Increasing the awareness of domestic violence, sexual assault, dating violence, stalking, and sex trafficking
Strengthening the response to violence against Indian women at the tribal, federal, and state levels
Assisting tribes in developing and promoting state, local, and tribal legislation/policies that enhance best practices for responding to domestic and sexual violence
Providing technical assistance to coalition membership and tribal communities to enhance access to services to victims of domestic and sexual violence
May 5th is National Awareness Day for Missing and murdered indigenous women’s
According to a report by the Urban Indian Health Institute, murder is the third-leading cause of death among American Indian women. This same report also lists Oklahoma as one of the top ten states with the highest number of cases of missing and murdered Indigenous women and girls.
The Native Alliance AGAINST Violence
Read more about who the NAAV is and what we do. Don’t forget to sign up for our monthly newsletter!
The NAAV has a segment on our website that is dedicated to the missing and murdered Indigenous women (MMIW) of Oklahoma. We monitor social media, national databases like NAMUS (National Missing and Unidentified Persons System), and receive information from the public on the latest information surrounding MMIW in Oklahoma.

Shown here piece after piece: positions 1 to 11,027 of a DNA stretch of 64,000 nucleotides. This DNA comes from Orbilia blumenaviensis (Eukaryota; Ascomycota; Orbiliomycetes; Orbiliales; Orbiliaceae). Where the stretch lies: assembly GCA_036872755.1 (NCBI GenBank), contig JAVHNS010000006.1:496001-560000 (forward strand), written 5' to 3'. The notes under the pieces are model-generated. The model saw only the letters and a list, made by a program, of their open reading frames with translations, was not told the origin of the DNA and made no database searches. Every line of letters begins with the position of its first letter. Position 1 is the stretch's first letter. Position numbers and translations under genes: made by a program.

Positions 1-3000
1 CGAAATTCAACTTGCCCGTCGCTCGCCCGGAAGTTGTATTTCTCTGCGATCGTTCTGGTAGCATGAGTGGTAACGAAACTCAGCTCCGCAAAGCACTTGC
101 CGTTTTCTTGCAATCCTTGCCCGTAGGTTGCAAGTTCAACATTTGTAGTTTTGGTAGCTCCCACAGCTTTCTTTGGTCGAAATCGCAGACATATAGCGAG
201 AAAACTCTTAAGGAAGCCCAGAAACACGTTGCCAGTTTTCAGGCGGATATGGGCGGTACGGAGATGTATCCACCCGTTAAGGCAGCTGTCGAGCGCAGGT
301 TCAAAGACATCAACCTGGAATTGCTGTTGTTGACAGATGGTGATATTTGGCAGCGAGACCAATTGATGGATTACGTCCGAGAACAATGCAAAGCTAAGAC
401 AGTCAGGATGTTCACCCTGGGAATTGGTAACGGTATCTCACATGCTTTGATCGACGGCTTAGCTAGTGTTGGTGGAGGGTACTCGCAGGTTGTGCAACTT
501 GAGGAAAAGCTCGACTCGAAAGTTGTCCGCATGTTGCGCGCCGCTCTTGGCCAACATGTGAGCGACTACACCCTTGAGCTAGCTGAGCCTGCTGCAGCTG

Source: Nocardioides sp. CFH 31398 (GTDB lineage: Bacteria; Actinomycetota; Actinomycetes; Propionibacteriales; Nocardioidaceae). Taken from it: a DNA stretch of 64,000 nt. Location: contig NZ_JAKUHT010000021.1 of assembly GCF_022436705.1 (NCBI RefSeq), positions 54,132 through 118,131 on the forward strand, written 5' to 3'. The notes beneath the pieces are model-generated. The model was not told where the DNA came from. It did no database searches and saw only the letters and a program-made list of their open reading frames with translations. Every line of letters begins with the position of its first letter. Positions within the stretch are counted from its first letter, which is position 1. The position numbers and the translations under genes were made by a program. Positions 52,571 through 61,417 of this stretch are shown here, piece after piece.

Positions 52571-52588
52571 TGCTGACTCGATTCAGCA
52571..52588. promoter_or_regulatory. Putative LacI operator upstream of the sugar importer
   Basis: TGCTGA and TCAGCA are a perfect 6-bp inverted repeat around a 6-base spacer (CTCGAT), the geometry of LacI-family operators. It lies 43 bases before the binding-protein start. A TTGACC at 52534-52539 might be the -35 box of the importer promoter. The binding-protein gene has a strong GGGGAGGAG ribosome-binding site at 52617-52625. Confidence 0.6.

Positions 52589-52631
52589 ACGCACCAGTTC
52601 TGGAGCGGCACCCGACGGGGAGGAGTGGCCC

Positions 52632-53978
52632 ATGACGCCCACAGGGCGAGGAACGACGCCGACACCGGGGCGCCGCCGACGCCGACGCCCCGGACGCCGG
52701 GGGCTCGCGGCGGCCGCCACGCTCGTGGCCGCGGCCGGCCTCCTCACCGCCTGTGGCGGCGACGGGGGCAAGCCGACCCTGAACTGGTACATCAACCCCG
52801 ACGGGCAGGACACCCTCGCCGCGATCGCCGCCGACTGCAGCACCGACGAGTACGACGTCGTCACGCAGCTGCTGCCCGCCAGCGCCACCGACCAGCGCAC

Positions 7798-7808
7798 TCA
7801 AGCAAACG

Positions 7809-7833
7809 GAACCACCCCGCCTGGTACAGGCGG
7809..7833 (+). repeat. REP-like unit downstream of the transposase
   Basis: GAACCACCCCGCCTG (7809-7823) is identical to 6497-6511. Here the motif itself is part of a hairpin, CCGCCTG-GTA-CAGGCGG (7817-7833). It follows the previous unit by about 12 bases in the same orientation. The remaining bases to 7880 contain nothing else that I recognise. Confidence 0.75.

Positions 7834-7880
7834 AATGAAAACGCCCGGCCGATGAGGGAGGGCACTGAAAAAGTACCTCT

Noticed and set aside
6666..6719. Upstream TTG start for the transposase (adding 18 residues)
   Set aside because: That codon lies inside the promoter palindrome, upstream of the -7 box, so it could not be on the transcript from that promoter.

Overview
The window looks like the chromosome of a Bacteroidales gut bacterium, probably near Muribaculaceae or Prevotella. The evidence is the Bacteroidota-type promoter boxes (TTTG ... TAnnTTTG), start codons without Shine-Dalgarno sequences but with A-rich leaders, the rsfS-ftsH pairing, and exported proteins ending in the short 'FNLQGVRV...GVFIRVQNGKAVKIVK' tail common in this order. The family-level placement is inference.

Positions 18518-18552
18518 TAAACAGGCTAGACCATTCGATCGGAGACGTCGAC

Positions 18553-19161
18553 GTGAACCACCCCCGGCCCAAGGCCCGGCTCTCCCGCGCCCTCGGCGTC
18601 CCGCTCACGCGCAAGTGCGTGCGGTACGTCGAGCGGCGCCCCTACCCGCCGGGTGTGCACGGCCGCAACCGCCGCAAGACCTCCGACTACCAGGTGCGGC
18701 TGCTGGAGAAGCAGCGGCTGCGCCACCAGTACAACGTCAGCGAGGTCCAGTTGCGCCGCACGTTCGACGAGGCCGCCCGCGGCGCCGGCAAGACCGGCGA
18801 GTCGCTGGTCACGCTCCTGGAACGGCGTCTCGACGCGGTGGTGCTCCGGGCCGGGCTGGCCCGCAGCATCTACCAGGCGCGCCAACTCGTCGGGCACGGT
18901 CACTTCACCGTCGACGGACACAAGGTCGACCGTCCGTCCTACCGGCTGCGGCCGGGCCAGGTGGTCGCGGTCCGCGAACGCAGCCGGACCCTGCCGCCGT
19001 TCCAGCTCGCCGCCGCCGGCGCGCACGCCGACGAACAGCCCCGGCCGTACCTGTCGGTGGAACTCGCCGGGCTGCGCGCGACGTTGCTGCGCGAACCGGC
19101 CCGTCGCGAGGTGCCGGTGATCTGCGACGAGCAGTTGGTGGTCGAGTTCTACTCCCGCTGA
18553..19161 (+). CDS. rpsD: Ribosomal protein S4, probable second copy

We do all of this in hopes that we can:
bring awareness to these issues
be able to support families by extending their voices
identify and advocate for the closing of gaps in systemic response.
If you have a loved one that you would like to have added to this list, please send the information to us at firstname.lastname@example.org
You are invited:
Check out our events page now and come to one of the many community gatherings aimed at preventing and eradicating instances of domestic/sexual violence and MMIW in tribal communities.
Upcoming Tribal dvsa events around oklahoma
Oklahoma HB2091 was introduced by Representative O'Donnell and co-sponsored by Senator Leewright seeking to amend current state legislation to add two tribal representatives to Oklahoma's Domestic Violence Fatality Review Board (DVFRB). This effort would not have been possible without the tremendous support of Rep. O'Donnell and was spear-headed through a collaborative effort by Muscogee (Creek) Nation Prosecutor Shelly Harrison, the Muscogee (Creek) Family Violence Prevention Program and the Native Alliance Against Violence. This legislation is being supported by tribes including resolutions from both the Inter-Tribal Council of the Five Tribes and the Muscogee (Creek) Nation's National Council. The bill unanimously passed the House and was passed by the Senate. The bill was signed and approved by the Governor on April 25, 2019.